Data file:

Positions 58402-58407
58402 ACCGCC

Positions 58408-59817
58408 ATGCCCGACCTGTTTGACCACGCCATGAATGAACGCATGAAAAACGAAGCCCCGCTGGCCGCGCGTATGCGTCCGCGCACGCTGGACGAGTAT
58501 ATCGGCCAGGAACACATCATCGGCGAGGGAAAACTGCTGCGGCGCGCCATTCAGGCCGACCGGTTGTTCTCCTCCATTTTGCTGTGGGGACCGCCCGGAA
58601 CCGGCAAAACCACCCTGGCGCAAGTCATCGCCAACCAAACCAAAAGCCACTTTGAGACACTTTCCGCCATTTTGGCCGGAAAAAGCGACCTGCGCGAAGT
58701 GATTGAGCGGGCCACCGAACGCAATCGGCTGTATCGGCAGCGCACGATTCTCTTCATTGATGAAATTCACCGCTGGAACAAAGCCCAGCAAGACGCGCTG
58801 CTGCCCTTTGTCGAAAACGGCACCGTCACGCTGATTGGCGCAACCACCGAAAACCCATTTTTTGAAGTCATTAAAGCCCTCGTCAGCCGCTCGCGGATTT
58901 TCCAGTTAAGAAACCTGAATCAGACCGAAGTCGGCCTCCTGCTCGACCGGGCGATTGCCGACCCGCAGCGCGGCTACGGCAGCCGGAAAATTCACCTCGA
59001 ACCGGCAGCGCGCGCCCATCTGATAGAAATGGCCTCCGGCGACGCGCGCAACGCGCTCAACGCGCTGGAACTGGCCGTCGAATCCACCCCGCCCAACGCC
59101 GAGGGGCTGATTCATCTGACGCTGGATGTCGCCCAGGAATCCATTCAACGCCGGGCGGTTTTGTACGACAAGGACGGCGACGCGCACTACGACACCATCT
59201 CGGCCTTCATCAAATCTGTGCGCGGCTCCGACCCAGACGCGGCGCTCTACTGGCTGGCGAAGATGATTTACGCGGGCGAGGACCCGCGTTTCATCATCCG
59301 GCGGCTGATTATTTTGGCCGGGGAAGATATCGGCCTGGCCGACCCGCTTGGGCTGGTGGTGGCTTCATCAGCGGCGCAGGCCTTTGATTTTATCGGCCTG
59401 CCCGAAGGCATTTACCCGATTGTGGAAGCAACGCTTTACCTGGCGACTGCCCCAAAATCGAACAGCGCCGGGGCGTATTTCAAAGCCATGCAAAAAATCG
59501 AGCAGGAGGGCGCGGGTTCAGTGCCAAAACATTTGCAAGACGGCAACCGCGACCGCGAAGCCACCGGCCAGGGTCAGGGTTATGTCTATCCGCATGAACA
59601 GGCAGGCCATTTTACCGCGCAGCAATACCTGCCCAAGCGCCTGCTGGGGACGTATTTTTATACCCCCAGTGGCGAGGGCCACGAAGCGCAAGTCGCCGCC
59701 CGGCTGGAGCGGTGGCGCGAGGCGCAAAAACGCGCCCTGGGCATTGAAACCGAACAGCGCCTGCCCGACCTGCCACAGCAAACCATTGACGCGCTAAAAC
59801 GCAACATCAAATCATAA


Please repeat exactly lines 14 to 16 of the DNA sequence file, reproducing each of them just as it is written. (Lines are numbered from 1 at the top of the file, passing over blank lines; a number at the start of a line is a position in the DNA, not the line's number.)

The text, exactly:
59401 CCCGAAGGCATTTACCCGATTGTGGAAGCAACGCTTTACCTGGCGACTGCCCCAAAATCGAACAGCGCCGGGGCGTATTTCAAAGCCATGCAAAAAATCG
59501 AGCAGGAGGGCGCGGGTTCAGTGCCAAAACATTTGCAAGACGGCAACCGCGACCGCGAAGCCACCGGCCAGGGTCAGGGTTATGTCTATCCGCATGAACA
59601 GGCAGGCCATTTTACCGCGCAGCAATACCTGCCCAAGCGCCTGCTGGGGACGTATTTTTATACCCCCAGTGGCGAGGGCCACGAAGCGCAAGTCGCCGCC